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Is this the end of high-quality plastic recycling?

The Green Dot, Werner & Mertz and the German Association for the Waste, Water and Raw Materials Industries demand financial incentives and commitment from government

Plastic waste in private households increased by 10 percent in recent months as the numbersof home offices and Internet orders went up and the demand for recyclates – recycled plasticfrom plastic waste – decreased dramatically. What appears at first glance to be a paradox canbe attributed to one cause – oil prices.

The corona pandemic brought about a sharp fall in the price of oil. Cheap crude oil lowersthe cost of producing new plastic and thus reinforces new plastic’s privileged legal status inGermany as it is exempt from petroleum tax and EEC levies. In comparison, the materialrecycling of used plastic packaging is economically even less attractive. Many manufacturerswhich previously used recyclates for products and packaging are now switching back to newgoods.

That means not only substantial losses for the recycling industry and a giant step backwards forclimate and environmental protection, but also a huge blow to the circular economy!

Consumers long ago recognized the danger. Surveys show that consumers see plastic as thegreatest (environmental) problem (top-of-mind theme 2019 with regard to the environmentand ecology, Source: GfK Unternehmergespräch 2019). They expect solutions in favor of asustainable economy and that has not been changed by the coronavirus (Source: GfK WebinarIM AUGE DES STURMS, 2020).

The solution to the plastic pollution of our environment has been known for some time. Usedplastic from post-consumer waste collections like the Yellow Bag can now be recycled at such ahigh quality that it fulfills strict requirements for use in cosmetic packaging. Plastic remains in aclosed cycle, where it becomes valuable raw material instead of polluting waste. The technologyof material recycling, however, is still pushed aside because the use of new plastic is cheaper incomparison.1

That’s why three representatives along the supply chain have issued a joint statement in whichthey demand that the German government use the impending transformation of the economyto establish a sustainable circular economy in general and the reuse of recyclates from usedplastic in particular.

Peter Kurth, President of BDE (German Association for the Waste, Water and RawMaterials Industries), appeals to the role model function of public procurement for sustainablemanagement: « The decline in oil prices intensified the already difficult circumstances for manyplastic recyclers. Expensively produced recyclates find no takers, investments in better recyclingare put off or cancelled because refinancing appears impossible. Given the lack of politicalaction, plastic recycling is threatened with severe damage. Anyone who wants a successful,sustainable economy has to employ suitable instruments that have been known for a long time.An altered procurement process that takes ecological aspects seriously should be at the top ofthe agenda. »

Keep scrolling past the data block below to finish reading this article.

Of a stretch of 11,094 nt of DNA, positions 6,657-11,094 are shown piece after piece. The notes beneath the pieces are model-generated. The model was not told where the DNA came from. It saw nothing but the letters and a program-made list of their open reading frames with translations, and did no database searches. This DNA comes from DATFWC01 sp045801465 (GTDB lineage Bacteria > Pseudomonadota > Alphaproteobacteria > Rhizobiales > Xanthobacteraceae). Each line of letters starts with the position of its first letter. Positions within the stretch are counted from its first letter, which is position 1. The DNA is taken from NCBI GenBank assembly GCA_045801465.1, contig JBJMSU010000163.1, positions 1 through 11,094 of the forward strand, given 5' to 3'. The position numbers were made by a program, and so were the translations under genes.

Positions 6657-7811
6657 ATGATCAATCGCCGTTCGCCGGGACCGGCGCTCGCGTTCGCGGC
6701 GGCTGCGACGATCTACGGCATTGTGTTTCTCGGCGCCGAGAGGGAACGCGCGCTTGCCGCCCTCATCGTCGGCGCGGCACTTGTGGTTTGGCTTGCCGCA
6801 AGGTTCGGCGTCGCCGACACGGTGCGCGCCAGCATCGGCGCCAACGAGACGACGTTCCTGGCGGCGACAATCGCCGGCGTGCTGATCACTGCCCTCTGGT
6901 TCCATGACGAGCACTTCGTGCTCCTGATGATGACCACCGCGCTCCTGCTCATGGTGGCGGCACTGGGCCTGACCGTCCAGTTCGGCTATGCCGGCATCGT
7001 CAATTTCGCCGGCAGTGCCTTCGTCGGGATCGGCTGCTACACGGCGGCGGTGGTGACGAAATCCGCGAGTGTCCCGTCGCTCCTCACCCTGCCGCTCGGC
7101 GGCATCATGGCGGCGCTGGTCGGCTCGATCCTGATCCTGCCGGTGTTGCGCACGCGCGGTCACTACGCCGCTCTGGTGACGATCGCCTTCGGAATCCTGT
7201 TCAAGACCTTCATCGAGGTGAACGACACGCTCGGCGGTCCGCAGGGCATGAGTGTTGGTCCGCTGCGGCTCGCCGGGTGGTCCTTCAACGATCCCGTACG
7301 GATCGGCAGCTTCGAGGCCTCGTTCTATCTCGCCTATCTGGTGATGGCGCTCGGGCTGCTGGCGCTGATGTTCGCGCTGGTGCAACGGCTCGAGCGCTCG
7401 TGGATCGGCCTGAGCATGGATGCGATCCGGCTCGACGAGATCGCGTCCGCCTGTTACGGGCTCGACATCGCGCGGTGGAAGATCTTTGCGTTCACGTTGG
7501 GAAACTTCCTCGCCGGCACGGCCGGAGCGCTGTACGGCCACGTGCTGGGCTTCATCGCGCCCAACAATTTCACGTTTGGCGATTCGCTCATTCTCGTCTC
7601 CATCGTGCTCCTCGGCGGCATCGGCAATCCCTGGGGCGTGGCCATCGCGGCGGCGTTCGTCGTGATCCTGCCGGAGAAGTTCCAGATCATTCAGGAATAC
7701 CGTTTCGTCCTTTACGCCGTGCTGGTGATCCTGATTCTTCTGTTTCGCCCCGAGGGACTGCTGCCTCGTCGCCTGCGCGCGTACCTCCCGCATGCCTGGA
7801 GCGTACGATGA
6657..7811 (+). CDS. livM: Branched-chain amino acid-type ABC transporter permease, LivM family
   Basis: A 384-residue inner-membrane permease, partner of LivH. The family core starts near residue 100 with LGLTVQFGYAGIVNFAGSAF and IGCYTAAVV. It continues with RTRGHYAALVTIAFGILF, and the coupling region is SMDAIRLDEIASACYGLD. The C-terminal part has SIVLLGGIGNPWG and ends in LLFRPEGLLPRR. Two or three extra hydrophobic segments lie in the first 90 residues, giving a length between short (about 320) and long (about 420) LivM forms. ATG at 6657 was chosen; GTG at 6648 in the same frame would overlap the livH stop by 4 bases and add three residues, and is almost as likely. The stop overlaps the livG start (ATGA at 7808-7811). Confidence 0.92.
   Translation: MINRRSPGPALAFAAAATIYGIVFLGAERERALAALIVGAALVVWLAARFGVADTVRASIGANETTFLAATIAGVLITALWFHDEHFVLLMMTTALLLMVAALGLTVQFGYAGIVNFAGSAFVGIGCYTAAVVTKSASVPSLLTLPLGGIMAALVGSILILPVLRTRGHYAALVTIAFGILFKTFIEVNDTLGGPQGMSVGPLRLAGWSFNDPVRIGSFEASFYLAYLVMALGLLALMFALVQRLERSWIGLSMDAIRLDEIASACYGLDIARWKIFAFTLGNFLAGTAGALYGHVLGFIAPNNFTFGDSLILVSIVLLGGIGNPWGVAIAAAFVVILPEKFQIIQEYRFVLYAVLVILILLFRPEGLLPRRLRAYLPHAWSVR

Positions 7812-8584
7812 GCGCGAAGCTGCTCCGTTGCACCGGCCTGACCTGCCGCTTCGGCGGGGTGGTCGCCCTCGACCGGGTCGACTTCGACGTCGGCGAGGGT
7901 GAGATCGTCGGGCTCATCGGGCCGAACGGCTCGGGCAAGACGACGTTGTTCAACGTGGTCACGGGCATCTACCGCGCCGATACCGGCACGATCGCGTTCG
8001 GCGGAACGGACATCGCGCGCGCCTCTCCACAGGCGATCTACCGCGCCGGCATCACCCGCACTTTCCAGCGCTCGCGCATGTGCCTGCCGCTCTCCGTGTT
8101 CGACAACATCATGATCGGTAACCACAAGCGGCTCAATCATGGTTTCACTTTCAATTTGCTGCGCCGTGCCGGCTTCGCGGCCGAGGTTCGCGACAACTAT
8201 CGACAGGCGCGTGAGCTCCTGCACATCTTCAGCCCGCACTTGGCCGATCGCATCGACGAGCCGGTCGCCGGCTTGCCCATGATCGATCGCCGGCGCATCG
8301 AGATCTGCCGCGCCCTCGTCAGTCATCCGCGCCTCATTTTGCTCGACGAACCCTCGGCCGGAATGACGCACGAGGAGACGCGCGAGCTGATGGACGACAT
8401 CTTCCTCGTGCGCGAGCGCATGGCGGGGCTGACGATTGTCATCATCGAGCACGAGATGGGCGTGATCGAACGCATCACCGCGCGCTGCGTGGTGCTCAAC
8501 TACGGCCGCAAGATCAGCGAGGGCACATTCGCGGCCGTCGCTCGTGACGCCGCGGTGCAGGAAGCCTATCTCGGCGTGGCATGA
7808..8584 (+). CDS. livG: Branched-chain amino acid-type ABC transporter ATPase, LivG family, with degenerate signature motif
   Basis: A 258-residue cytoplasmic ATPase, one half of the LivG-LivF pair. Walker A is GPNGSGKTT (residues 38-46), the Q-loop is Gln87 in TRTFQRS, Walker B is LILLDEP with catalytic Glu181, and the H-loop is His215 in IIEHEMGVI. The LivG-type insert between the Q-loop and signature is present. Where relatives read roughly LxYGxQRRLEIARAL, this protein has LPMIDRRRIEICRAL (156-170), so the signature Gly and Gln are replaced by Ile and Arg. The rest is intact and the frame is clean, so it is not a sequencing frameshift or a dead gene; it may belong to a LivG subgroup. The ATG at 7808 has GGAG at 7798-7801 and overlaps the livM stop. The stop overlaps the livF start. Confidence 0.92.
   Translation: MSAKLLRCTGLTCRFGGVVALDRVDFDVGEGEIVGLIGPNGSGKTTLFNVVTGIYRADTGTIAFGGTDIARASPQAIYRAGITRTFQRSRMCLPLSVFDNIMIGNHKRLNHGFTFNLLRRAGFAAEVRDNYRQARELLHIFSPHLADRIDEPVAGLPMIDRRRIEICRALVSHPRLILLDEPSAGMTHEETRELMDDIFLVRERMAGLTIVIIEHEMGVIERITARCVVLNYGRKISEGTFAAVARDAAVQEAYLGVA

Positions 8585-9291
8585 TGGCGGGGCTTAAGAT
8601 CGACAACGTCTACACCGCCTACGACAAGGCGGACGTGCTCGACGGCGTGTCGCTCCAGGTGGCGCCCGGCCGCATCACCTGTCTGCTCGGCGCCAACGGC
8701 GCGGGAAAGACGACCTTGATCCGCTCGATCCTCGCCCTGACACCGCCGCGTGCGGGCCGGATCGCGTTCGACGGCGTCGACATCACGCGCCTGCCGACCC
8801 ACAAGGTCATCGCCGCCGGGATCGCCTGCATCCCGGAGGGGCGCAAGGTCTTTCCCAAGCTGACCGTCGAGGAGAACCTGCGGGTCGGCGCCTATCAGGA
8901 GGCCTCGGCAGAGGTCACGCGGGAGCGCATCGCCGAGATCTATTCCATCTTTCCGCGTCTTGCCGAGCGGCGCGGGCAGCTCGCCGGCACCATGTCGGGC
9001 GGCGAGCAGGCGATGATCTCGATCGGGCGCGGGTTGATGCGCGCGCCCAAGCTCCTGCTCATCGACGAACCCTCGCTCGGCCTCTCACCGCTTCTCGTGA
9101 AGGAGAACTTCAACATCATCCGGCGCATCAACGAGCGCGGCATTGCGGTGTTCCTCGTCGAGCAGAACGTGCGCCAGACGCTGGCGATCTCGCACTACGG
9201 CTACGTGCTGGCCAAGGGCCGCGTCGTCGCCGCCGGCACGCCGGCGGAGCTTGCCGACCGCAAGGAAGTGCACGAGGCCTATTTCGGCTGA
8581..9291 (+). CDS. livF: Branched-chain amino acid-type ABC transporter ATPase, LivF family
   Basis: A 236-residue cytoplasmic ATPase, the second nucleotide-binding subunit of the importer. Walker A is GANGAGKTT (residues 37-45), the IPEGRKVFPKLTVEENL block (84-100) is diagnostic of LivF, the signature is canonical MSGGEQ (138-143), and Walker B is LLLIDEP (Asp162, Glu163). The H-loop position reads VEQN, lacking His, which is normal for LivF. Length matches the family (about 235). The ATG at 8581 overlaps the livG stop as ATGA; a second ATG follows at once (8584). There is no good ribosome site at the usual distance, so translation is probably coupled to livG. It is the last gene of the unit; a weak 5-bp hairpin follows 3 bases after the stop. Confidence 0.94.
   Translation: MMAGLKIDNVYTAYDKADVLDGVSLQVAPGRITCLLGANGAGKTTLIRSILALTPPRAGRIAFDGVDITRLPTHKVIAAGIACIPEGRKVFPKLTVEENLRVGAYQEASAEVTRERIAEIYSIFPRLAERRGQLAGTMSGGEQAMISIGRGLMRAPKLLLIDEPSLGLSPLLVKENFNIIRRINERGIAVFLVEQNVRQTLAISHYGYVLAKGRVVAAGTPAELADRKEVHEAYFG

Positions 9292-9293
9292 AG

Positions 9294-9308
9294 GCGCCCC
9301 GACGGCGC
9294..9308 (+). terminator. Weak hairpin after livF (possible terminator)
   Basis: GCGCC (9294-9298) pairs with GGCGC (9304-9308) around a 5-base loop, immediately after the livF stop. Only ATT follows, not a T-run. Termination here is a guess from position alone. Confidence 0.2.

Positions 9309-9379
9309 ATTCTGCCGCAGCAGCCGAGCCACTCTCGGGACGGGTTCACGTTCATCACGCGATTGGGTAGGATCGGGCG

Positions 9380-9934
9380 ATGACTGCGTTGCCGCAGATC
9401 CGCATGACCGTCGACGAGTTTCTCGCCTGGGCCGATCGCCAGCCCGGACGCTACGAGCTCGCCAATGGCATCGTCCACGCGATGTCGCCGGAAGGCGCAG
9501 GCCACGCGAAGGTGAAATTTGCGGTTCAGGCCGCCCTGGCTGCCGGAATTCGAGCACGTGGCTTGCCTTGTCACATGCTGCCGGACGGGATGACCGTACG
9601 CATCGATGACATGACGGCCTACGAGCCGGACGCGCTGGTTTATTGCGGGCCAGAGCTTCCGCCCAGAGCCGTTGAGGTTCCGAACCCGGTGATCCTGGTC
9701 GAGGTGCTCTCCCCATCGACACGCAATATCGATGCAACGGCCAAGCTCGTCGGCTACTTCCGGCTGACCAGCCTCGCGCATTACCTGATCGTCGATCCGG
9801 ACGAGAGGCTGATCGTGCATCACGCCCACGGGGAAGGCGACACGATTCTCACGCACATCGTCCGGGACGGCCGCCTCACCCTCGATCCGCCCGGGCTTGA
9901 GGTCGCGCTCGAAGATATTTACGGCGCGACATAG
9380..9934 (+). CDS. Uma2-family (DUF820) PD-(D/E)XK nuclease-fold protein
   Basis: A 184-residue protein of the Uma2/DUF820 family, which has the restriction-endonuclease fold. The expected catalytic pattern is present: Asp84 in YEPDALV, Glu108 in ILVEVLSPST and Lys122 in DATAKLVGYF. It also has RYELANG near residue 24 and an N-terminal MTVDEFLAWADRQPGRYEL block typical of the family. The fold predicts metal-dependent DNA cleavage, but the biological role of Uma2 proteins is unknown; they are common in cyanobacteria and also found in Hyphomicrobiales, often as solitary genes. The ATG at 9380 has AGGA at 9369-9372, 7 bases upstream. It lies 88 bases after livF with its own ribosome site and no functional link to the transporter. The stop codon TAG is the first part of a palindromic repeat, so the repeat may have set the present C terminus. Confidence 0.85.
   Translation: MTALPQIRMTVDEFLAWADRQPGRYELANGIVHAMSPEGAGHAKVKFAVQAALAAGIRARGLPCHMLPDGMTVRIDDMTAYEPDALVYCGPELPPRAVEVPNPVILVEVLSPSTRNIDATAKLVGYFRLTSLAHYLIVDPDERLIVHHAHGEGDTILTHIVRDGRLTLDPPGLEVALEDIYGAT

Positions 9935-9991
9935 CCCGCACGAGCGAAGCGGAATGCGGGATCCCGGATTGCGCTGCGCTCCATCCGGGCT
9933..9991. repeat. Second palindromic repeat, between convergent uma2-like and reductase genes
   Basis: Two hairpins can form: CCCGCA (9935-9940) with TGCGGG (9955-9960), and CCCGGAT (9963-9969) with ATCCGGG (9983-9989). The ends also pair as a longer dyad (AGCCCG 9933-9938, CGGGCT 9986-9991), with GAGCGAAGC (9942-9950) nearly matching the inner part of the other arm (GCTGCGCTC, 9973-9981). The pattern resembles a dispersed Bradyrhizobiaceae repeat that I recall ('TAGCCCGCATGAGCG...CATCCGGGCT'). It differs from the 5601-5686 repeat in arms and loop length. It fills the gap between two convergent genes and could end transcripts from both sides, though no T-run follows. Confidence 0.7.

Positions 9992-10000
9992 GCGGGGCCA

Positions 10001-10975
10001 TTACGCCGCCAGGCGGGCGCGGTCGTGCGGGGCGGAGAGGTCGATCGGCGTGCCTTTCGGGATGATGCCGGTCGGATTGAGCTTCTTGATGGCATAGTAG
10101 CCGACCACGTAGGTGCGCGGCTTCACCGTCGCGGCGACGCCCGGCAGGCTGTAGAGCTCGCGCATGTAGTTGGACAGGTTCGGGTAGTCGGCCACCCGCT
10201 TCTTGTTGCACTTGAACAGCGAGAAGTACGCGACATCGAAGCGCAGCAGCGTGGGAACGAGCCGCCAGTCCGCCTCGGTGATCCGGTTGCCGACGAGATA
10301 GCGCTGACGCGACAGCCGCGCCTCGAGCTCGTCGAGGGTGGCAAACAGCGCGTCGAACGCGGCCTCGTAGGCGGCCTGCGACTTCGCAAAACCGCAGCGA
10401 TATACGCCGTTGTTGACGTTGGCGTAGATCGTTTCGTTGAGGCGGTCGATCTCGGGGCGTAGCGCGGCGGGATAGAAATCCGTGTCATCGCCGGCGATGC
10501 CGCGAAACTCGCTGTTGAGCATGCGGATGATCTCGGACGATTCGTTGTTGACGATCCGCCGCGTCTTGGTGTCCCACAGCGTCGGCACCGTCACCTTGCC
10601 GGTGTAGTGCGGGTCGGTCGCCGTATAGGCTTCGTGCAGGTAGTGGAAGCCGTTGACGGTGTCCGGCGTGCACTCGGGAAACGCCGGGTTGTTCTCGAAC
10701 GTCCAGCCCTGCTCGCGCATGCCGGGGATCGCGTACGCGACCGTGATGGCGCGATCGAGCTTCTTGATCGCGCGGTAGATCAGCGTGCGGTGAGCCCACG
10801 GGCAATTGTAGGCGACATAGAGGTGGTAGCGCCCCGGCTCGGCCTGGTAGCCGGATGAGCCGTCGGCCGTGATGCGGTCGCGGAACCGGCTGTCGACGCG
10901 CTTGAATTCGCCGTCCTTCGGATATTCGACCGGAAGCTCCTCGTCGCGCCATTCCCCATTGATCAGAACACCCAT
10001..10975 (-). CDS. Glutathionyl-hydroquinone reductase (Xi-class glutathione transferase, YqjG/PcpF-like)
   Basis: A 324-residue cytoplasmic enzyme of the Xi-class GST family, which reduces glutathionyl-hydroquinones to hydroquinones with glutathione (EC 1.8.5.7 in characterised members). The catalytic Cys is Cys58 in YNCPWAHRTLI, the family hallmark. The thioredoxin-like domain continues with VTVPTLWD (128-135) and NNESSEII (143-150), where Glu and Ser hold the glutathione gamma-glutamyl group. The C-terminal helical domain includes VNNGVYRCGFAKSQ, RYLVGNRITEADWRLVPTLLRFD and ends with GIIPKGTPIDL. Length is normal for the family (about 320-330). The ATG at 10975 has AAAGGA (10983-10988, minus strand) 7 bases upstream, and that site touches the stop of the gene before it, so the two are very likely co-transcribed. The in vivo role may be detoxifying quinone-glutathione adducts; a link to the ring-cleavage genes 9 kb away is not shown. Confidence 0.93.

Reinhard Schneider, owner of the cleaning products company Werner & Mertz andwinner of the German Environmental Award 2019, provides concrete solutions to balanceout the existing financial disadvantage between the use of post-consumer recyclates (PCR)and of new goods in Germany. « The ecological differential in the purchase prices could be2 von 3incorporated in the Packaging Law in Paragraph 21 in the form of a fund to which all producerswould have to contribute. Only those who use recyclates should receive reimbursement.Additionally, a plastic tax could be introduced which would apply only to new goods, somethingItaly plans to do. That corresponds to cutting the subsidies for the manufacture of new goodsin that the exemption from mineral oil tax and EEC levies no longer apply. The debatedminimum utilization rate makes sense only when combined with incentivization for exceedingthe minimum rate. »

Michael Wiener, CEO of The Green Dot, says specifically about minimum utilization rate: « Thepotential of the circular economy for climate protection, especially for plastic, has not yet beenexhausted. We are missing out on the economic opportunities the circular economy offers. Acircular economy that earns the name creates jobs and brings urgently needed added valueinto the European Union. Instead, we are experiencing a complete market failure. Recycledplastic saves up to 50 percent in greenhouse gas emissions generated by new plastic, but thatis not reflected in the price. Politicians have to set defined recyclate utilization goals for certainproduct groups in order to promote the creation of sustainable recyclate markets and providethe necessary investment security. In July 2020 the federal government will take over the EUCouncil Presidency – a good opportunity to advance relevant measures. »

Summary: A stronger focus on sustainability in public procurement, a fund system, a new plastic tax for new goods and a clearly defined minimum rate for the use of recyclates combined with financial incentives are instruments that will save plastic recycling from extermination and, after the corona crisis, will ensure a stable, sustainable circular economy as an important contribution to climate protection.